I will include all 7 below, for your review. I even researched other city’s permitted land uses, where Amazon Fulfillment Centers have been approved before. And all those city’s have either “Terminals” or “Logistical Centers,” as an allowable land use! BUT WE DON’T  HAVE THAT IN THE CITY OF UPLAND! Please read the multiple, Municipal Planning Definitions below, to see how all of them describe what Bridge / Amazon is attempting to do to a tee. If “Express and other mail and package distribution facilities” are considered Trucking Terminals, then surely this 50-acre Amazon Order Fulfillment Logistical Center is too.

Terminal, TruckA facility for the receipt, transfer, short term storage, and dispatching of goods transported by truck. Included in the use type would be express and other mail and package distribution facilities, including such facilities operated by the U.S. Post Office. (Blacksburg, Va.)

Terminal, Truck –  Any premise used by a motor freight company . . . as a carrier of goods, which is the origin or destination point of goods being transported, for the purpose of storing, transferring, loading, and unloading goods. (Pittsburgh, Pa.)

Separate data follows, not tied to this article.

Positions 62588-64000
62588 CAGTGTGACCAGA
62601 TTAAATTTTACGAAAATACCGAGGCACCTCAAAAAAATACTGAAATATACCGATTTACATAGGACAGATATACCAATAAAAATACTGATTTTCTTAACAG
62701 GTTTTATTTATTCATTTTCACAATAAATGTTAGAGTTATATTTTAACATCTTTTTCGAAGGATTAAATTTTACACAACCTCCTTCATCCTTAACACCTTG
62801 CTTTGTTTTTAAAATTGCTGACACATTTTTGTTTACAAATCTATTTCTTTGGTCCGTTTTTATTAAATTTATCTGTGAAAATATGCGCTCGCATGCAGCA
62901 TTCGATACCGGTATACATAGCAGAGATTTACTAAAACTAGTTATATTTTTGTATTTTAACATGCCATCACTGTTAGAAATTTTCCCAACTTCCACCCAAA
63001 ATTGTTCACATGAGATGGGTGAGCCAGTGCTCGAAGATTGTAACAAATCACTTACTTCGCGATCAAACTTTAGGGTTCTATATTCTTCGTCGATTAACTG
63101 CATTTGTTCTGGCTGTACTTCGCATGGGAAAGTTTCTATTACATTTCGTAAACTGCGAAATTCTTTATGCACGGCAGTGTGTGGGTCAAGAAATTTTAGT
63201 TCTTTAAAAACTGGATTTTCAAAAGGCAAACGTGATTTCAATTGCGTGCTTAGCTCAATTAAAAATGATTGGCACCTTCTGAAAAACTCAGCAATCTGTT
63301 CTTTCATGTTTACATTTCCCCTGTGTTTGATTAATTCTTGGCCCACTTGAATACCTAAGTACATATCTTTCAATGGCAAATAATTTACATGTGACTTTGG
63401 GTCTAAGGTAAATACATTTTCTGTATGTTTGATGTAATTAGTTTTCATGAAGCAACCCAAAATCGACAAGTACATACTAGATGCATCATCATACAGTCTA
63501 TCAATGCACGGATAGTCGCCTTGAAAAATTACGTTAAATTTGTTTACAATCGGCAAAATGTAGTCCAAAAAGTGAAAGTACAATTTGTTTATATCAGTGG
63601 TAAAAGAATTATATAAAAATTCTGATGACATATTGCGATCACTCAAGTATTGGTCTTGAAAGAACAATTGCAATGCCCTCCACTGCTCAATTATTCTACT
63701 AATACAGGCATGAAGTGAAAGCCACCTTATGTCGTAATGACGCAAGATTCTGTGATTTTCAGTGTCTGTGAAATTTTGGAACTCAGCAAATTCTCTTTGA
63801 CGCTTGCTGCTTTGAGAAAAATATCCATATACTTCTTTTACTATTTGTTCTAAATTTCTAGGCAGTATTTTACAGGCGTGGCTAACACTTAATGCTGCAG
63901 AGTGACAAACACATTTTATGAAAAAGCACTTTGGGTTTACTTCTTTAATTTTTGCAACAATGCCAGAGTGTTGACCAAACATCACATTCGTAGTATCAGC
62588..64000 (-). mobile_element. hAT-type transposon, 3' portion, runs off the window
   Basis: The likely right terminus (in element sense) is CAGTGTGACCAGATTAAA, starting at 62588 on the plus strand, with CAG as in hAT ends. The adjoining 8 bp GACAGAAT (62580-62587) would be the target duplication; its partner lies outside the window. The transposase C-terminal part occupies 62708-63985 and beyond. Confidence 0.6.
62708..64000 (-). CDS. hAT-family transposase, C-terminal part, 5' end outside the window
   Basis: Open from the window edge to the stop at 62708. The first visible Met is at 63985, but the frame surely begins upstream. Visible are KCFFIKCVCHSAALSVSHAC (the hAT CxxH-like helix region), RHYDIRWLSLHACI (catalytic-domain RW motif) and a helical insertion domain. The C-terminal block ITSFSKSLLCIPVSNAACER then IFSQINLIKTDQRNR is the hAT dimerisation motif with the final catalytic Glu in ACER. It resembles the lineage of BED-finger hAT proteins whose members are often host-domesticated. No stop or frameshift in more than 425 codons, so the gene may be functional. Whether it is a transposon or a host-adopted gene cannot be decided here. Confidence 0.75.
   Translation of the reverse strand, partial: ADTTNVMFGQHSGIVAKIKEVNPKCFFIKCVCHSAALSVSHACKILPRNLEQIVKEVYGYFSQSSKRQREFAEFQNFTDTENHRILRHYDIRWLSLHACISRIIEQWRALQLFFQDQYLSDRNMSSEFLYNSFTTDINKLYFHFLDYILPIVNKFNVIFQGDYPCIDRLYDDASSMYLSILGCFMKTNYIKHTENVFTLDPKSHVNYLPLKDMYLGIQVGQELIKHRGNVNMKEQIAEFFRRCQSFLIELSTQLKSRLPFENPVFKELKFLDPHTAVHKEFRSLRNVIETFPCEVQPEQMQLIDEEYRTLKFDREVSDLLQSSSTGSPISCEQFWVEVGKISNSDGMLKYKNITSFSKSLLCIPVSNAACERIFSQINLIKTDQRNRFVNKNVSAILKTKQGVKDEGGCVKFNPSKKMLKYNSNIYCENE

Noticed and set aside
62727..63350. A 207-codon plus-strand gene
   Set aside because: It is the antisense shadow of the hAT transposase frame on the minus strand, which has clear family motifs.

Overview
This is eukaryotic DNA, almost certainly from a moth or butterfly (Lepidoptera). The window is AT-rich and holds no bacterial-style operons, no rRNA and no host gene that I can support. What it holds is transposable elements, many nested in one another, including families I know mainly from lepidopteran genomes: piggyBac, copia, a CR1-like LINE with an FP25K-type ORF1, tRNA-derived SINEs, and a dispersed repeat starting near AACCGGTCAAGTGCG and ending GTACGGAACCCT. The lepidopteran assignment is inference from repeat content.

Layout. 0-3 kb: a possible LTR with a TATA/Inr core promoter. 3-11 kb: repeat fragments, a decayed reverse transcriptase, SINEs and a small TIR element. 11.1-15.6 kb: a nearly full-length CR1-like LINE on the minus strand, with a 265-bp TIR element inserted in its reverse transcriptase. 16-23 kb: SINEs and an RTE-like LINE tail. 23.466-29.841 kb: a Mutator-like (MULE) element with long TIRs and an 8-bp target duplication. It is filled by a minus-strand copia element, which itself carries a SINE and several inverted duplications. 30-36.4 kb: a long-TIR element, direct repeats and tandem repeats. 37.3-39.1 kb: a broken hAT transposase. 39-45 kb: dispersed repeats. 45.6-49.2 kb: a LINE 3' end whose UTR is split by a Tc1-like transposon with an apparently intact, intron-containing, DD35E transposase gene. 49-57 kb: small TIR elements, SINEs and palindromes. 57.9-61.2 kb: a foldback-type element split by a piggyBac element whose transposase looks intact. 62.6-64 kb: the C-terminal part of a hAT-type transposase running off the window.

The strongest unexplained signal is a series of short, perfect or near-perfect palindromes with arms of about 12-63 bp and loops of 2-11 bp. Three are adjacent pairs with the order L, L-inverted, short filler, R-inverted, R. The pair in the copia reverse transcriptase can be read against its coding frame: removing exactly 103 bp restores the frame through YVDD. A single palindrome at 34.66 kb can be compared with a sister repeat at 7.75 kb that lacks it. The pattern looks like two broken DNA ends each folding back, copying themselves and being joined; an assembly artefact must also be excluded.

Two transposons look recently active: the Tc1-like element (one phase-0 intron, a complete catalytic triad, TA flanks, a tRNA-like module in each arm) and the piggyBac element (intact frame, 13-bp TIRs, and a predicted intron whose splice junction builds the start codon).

Terminal, Truck – Storage and distribution facilities having more than five heavy trucks (having a rating of more than 10,000 pounds or an unladen weight of more than 6,000 pounds) on the premises at any one time, but excluding trucking accessory to another industrial use on the site. (Redondo Beach, Calif.)

Terminal, Truck – The premises used for loading or unloading of trucks upon which storage of cargo is incidental to the primary function of motor freight shipment or shipment point and which is designed to accommodate the simultaneous loading or unloading of five or more trucks. (Champaign, Ill.)

Terminal, Cargo – A transportation facility in which quantities of goods or container cargo are stored without undergoing any manufacturing processes, transferred to other carriers, or stored outdoors in order to transfer them to other locations. (Seattle, Wash.)

Terminal, Cargo – A facility for loading, unloading, and warehousing of freight. (Prescott Valley, Ariz.)

Terminal, Cargo – A facility for loading, unloading of freight for current distribution and not warehousing. (Prescott Valley, Ariz.)